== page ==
811.20 Defense (M) Bolivia/9–2844: Telegram
The Chargé in Bolivia (McLaughlin) to the Secretary of State
[Received 11:33 p.m.]
1726. Reference Department’s telegram number 946 of September 20, 1944. There follows summary of Bolivian Foreign Office note replying to our note on the completion of tin contract.
After expressing appreciation of the attitude of the United States Government toward opening discussions the Foreign Minister states that parts of his memorandum (see Embassy’s despatch number 4227 [Page 490] of August 29, 194472) have been interpreted incorrectly. He requests consideration of following six points.
- Does policy of returning procurement program to private trade apply generally to all contracts and materials.
- Does this policy mean FEA purchases will be replaced by direct purchases by minerals consumers.
- Bolivian Government desires to have its representative attend contract negotiations and direct producers representatives. Note says people and mine laborers of Bolivia must be represented by Bolivian Government’s spokesmen. Government claims constitutional right to intervene in discussions under article 13 of Constitution.
- Bolivian Government did not propose contract between our two governments although United States officials made such proposal twice. Because Bolivian Congress has not yet passed law establishing Government exportation of all Bolivian minerals, Bolivian Cabinet is willing to enter discussions on basis of amendments to present contract taking into account social and economic arguments presented in memorandum.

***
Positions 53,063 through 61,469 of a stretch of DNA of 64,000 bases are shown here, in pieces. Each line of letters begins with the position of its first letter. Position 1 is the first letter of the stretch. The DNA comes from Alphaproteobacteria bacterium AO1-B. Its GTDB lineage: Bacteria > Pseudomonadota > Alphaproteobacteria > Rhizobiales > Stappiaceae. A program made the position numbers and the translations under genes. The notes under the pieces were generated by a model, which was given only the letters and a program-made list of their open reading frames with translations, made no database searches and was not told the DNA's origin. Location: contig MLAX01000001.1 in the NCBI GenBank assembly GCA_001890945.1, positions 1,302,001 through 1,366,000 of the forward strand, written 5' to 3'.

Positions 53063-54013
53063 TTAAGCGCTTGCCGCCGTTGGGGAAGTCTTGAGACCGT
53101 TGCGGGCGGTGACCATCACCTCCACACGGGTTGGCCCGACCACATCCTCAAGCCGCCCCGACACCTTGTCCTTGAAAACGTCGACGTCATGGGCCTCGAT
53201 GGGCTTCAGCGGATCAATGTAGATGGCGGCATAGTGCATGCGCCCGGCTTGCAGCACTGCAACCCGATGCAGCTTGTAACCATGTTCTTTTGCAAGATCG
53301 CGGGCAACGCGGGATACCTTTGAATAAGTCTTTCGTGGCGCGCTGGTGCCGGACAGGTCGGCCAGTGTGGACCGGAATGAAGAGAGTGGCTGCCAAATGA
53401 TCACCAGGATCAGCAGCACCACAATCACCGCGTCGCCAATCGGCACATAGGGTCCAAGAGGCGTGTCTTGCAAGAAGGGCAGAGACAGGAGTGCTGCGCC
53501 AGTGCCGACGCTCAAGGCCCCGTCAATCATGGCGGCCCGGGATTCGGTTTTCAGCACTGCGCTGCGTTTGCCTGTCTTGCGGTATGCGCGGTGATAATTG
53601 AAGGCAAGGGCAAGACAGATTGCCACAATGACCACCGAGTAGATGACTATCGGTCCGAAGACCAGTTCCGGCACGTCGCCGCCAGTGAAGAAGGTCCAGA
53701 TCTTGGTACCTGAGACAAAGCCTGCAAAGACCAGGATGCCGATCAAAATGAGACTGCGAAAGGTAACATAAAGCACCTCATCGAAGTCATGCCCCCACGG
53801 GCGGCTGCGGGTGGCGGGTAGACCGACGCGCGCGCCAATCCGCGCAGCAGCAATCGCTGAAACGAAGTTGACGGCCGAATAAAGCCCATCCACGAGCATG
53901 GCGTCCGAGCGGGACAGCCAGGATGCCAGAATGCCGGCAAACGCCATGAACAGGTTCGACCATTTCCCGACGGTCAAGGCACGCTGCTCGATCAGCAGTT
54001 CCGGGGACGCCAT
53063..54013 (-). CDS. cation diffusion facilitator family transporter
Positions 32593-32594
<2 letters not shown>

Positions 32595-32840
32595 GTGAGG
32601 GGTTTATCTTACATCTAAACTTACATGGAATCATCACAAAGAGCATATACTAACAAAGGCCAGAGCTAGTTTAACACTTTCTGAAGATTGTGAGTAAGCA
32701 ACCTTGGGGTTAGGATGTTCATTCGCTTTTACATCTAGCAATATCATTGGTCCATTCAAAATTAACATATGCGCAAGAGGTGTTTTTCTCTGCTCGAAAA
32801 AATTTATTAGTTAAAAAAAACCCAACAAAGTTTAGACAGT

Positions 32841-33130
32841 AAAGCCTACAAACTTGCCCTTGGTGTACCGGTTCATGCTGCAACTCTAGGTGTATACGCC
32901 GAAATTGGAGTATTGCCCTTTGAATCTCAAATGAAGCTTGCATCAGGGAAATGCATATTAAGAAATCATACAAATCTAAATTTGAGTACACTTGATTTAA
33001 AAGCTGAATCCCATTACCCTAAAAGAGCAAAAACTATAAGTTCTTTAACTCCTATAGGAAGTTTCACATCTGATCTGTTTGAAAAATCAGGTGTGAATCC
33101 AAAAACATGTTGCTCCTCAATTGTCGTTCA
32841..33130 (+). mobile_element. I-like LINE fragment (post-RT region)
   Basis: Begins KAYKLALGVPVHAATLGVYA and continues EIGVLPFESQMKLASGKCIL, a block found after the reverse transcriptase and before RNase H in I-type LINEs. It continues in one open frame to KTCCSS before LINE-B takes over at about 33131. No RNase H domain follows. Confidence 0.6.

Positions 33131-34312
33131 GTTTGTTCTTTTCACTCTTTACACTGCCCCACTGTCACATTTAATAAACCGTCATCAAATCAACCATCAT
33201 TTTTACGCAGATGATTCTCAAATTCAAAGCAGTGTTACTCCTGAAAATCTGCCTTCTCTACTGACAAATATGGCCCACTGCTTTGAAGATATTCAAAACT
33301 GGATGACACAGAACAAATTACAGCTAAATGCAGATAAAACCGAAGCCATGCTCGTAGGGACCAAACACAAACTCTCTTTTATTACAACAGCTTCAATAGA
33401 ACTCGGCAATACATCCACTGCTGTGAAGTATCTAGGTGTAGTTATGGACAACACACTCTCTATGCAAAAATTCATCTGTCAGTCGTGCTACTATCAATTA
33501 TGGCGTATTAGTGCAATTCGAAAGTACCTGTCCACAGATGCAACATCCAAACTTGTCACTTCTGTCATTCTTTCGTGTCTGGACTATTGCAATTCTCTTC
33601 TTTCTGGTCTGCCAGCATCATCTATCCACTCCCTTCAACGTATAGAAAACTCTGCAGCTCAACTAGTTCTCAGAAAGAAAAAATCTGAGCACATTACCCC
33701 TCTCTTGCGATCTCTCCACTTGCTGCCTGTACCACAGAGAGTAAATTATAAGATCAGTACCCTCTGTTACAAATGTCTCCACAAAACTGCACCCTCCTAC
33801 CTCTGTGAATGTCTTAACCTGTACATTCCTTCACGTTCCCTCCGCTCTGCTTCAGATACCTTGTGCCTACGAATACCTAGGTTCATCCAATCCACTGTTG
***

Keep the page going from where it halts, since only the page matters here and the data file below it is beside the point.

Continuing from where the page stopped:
- Bolivian Government hopes political considerations such as Bolivia’s assistance to the war effort, measures taken against Axis nationals and membership in United Nations will be taken into account along with economic arguments when fixing tin price. Note asks cooperation in shifting without social unrest Bolivia’s economy from war to peace basis. Note requests contract under which mines can work normally and Bolivia can reconstruct assistance to by developing industries such as agriculture and petroleum.
- Note says Bolivian Government, as soon as agreement is reached, will “dictate tax laws which will permit the realization of the proposed social plan and guarantee the normal development of the tin industry taking into account production costs and margin of profit.” Note says Bolivian officials in Washington have been ordered to open conversations with FEA and producers’ representatives.
Full translation of note being sent by air mail.73